You may or may not know much about Type 2 diabetes. It is frankly irrelevant because what matters is you are at least aware of the disease. The dramatic rise in the prevalence of this form of diabetes is a recent phenomenon and is closely tied to the increase in obesity. There is also a link to heredity playing a role, and a strong family history of Type 2 diabetes is a risk factor for developing this condition.
We are fortunate to live in a time where we know so much about diabetes. There has never been a better time to prevent and treat the disease. Despite these advancements, however, an explosion in the number of people diagnosed with this disease has occurred in recent generations. Numbers are at an all-time high: Type 2 diabetes is becoming the biggest epidemic of our time.
Type 2 diabetes does not develop by coincidence as some seem to believe. And while the presence of certain genetic factors may leave someone predisposed to the disease, it does not need to be the determining component. If you have close relatives with diabetes or if you are part of a high-risk ethnic group, living a healthy lifestyle becomes more important.
Type 2 diabetes can be prevented, even stopped in its tracks. A healthy diet and an increase in physical activity can reduce the risk by over 50 percent. It has been found intervention has been able to restore normal glucose tolerance in people with early stage Type 2 diabetes.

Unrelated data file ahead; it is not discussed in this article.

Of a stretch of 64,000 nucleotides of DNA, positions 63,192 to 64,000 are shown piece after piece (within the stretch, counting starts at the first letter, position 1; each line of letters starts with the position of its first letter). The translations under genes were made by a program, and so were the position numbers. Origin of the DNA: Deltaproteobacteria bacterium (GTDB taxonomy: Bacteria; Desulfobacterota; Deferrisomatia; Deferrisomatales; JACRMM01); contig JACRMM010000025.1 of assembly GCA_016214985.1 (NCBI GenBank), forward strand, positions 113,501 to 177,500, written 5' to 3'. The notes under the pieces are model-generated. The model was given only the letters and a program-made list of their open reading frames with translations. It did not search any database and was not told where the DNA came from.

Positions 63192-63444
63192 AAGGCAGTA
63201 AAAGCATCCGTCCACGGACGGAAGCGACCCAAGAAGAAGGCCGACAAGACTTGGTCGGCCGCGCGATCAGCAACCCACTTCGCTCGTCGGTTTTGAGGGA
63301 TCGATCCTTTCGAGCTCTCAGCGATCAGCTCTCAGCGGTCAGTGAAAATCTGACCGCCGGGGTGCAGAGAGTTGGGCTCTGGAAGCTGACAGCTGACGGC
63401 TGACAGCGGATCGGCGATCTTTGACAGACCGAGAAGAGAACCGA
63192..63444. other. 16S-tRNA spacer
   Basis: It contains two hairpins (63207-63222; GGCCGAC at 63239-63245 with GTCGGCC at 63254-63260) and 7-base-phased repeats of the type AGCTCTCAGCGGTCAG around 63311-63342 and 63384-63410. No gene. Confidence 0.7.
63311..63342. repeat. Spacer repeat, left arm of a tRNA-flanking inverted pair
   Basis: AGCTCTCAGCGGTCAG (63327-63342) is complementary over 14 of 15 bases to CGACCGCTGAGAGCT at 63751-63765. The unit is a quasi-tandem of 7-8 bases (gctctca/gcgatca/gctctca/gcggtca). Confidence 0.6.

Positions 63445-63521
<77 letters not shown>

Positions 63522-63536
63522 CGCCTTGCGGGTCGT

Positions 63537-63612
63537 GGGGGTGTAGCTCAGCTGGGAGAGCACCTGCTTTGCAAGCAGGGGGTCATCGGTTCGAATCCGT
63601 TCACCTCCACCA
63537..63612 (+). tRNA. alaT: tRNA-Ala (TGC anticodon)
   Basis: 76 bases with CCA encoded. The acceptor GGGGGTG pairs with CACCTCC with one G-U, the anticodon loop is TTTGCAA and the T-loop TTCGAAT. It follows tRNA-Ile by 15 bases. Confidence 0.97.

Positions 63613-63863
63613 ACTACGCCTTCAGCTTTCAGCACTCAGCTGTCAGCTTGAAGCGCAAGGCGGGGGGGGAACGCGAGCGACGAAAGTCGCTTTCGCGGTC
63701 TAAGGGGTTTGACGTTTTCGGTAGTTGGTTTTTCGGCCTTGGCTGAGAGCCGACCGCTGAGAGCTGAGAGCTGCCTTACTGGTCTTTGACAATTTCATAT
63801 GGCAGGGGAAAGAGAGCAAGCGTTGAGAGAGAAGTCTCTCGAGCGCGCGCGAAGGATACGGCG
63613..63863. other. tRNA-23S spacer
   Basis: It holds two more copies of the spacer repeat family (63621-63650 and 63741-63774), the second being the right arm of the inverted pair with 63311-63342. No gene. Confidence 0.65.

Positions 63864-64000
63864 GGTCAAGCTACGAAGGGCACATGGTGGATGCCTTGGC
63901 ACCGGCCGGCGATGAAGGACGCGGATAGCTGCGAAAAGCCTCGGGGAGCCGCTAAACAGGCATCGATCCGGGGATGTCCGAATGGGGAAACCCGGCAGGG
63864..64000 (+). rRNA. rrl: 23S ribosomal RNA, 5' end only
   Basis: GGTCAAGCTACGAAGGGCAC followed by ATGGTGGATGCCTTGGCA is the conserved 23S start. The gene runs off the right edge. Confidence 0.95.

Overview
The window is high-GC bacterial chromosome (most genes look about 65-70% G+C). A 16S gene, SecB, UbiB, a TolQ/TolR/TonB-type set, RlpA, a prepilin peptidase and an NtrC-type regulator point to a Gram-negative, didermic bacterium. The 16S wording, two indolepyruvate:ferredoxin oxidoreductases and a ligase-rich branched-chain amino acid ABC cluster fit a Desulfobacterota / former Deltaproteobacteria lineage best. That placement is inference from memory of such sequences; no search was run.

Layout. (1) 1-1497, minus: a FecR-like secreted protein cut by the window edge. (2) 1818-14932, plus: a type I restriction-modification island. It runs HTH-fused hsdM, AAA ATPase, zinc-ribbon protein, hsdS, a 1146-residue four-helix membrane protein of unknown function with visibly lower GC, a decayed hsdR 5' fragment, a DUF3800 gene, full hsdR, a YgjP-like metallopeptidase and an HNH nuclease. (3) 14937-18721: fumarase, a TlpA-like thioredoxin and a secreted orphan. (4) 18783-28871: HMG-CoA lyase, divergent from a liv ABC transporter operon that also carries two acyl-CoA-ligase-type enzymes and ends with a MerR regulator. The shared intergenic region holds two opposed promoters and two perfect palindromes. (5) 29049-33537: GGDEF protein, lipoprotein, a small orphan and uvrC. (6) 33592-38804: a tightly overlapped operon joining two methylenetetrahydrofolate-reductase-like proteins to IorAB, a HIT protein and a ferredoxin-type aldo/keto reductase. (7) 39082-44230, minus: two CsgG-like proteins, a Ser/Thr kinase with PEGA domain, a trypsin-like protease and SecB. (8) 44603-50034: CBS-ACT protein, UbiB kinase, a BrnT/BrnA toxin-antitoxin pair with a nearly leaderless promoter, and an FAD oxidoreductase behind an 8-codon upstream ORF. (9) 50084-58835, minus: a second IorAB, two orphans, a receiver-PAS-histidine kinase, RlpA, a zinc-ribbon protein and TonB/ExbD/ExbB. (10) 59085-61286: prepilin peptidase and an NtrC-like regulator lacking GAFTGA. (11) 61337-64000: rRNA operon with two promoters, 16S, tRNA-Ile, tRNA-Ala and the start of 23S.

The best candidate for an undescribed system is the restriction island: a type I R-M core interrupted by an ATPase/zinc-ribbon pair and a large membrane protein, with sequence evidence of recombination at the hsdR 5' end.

There is no single way to approach the treatment and management. As the saying goes, “there is more than one way to skin a cat.” If you are looking to lower your blood sugar levels and lose weight, know you are not limited in the way you do this. We encourage you to consult your doctor for advice because he or she will be able to point you in the right direction…
- anti-diabetic medications will be a feasible option for many.
- insulin injections can be very helpful, particularly for those with severe cases.
But you should know drugs need not be a long-term solution. It is unwise to rely solely on unnatural methods to treat a disease that can be dealt with naturally. If it can be self-treated through a healthy lifestyle, why plan to take medications forever?
In any case, ultimately it is your lifestyle choices that will help you treat Type 2 diabetes and keep it at bay once your blood sugar returns to a healthy range. Set goals for yourself and see them through.
Straightforward and modest lifestyle changes pay off with big dividends.Type 2 diabetes can be self-treated – if you are willing to put in the work!